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Felony Charges Filed Against Empire Star Jussie Smollett

The state’s attorney’s office approved disorderly conduct charges against “Empire” actor Jussie Smollett, said spokesman Robert Foley.  The charge is a Class 4 felony. Smollett is expected to appear in bond court Thursday, Foley said.

Chicago police on Wednesday had officially classified Smollett as a suspect in a criminal investigation for allegedly filing a false police report.

Department spokesman Anthony Guglielmi said detectives were presenting evidence to a grand jury Wednesday afternoon to show that Smollett made the false report.

Smollett had previously told police that he was walking in the 300 block of East North Water Street about 2 a.m. Jan. 29 when two men walked up to him, yelled racial and homophobic slurs, hit him in the face, poured a substance — possibly bleach — on him and put a “thin, light rope” around his neck.

He claimed his attackers also yelled “This is MAGA country” — an acronym for President Donald Trump’s signature phrase “Make America Great Again.” The incident was initially investigated as a hate crime.

TIMELINE: Jussie Smollett’s reported attack and its investigation

Smollett had not been charged with any crime as of late Wednesday afternoon, though a police source said they could be filed within the next 24 hours.

The latest development in the already dizzying case came just hours after Smollett’s lawyers met with police and Cook County prosecutors. He has retained local attorneys Vic Henderson, Todd Pugh and Los Angeles-based attorney Mark Geragos, whose clients have included Michael Jackson and former NFL quarterback Colin Kaepernick.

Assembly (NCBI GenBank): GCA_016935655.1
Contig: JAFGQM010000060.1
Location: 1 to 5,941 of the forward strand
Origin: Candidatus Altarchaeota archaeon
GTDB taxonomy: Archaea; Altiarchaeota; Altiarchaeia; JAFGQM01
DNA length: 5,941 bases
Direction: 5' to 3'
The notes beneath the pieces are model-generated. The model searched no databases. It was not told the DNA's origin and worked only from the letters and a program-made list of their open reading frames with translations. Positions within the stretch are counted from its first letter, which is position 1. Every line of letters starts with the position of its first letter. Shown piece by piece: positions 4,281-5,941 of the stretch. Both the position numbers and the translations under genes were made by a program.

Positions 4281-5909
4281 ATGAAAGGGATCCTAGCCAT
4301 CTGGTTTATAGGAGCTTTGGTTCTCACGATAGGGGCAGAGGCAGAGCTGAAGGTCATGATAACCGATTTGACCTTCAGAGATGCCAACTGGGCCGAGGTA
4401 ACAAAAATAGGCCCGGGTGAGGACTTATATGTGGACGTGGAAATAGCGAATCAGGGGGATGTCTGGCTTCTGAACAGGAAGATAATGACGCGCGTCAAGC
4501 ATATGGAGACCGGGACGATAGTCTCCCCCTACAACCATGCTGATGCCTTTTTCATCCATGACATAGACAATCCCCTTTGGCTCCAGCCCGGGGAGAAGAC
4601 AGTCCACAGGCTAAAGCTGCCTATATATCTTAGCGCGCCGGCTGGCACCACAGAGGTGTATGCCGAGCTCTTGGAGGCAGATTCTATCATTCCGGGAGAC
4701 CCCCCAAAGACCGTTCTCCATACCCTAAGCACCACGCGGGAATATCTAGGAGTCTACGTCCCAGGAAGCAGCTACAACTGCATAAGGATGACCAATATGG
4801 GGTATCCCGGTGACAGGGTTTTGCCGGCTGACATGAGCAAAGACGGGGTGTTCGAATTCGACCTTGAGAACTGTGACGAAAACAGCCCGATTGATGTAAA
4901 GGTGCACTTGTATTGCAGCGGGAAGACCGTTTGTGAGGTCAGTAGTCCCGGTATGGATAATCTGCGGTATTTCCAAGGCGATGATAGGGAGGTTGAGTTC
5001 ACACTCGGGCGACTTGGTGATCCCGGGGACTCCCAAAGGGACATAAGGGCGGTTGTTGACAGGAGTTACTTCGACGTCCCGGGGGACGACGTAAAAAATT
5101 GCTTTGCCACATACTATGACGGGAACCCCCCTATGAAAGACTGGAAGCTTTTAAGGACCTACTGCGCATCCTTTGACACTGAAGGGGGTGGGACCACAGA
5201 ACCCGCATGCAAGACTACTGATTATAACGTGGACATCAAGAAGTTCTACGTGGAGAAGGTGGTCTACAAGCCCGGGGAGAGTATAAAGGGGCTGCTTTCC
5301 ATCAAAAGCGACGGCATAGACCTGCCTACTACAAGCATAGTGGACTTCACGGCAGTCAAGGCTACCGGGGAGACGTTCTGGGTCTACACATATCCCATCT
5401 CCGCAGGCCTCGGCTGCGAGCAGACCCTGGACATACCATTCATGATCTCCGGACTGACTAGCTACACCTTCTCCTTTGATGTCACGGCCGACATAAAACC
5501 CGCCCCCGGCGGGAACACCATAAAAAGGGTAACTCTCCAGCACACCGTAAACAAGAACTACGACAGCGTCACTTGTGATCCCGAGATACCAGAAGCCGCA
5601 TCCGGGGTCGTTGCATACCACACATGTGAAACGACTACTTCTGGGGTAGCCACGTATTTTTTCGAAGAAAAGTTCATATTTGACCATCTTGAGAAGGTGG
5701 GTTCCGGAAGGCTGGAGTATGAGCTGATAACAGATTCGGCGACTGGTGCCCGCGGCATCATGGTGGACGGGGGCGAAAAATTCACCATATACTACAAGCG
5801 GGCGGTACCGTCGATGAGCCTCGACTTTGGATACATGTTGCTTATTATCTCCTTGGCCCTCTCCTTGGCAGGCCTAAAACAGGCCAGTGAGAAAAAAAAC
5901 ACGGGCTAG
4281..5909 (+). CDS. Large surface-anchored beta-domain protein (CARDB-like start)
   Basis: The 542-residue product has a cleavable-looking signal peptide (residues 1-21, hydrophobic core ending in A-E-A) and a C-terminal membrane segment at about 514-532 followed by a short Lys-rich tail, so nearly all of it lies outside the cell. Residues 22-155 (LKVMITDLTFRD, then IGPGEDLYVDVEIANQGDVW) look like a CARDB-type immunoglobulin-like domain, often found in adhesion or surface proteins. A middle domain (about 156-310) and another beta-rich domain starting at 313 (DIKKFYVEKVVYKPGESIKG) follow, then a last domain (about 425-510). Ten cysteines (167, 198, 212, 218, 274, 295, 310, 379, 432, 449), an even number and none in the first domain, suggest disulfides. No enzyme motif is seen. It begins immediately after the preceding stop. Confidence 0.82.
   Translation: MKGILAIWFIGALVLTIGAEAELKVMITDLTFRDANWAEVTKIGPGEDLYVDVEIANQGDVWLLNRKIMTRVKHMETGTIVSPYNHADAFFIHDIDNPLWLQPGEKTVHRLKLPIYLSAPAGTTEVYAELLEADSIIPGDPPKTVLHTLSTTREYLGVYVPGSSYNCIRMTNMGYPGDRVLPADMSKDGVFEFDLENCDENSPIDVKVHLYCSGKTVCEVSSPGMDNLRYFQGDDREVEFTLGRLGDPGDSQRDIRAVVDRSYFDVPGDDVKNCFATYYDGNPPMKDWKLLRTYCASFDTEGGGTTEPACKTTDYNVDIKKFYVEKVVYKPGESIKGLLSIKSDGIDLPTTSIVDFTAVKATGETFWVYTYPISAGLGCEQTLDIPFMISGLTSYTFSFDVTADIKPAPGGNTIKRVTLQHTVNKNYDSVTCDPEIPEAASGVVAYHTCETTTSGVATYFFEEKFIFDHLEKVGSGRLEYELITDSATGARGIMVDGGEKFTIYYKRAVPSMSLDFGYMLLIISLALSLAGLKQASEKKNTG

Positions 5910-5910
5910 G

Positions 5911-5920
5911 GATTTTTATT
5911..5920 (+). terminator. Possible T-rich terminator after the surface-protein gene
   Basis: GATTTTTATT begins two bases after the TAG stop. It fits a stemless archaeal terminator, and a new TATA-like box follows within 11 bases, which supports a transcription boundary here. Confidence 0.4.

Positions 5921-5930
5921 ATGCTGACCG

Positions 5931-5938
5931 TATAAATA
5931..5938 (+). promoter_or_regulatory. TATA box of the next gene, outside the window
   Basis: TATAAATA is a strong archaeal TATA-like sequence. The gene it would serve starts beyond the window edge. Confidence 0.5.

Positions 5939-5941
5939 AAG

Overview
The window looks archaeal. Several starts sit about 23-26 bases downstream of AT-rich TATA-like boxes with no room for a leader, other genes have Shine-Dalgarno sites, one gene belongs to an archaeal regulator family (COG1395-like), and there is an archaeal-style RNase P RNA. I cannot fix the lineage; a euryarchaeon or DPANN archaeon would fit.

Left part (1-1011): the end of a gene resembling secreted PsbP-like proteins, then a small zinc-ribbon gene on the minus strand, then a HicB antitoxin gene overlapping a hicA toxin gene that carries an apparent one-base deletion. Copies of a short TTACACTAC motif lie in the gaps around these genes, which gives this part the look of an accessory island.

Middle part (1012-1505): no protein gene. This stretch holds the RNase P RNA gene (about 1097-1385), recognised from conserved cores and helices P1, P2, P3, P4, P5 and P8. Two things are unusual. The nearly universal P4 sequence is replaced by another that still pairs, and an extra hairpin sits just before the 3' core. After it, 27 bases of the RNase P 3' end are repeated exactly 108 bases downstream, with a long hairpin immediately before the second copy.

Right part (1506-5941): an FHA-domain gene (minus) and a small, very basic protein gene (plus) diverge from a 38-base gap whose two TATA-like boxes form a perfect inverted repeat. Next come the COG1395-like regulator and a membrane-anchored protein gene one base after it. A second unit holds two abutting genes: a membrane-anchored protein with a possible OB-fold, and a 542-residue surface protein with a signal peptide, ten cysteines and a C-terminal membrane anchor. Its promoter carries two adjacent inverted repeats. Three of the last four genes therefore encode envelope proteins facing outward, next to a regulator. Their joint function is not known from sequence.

A representative for Smollett’s attorneys did not respond to a request for comment Wednesday afternoon.

The actor has publicly expressed outrage at speculation that he may have set up the attack, including a lengthy interview with Good Morning America host Robin Roberts during which he called out “haters” who doubted his account of what happened. Smollett has acknowledged that one of the two men interviewed by police had served as his personal trainer.

The actor has publicly expressed outrage at speculation that he may have set up the attack, including a lengthy interview with Good Morning America host Robin Roberts during which he called out “haters” who doubted his account of what happened. Smollett has acknowledged that one of the two men interviewed by police had served as his personal trainer.

“Who the f— would make something like this up?” Smollett told Roberts.

If the attack was faked, Smollett likely could face a low-level felony charge for disorderly conduct for making a bogus call to 911, a charge veteran Chicago defense attorney Joseph “The Shark” Lopez said he seldom sees charged in low-profile cases, say, where someone crashes their car and then reports it was stolen.

The offense carries a sentence of one to three years, with probation possible or a first offense, though a defendant could be ordered to pay restitution for wasted police resources — which would appear to be ample as the hate crime investigation has gone on for several weeks.

Smollett said he was reluctant to call police immediately after the attack because of the attention it would receive. His manager, who said he was on the phone with the actor at the time of the assault, called authorities 40 minutes later. Smollett turned over redacted records from his cellphone to police, who said the records provided were “insufficient for a criminal investigation.”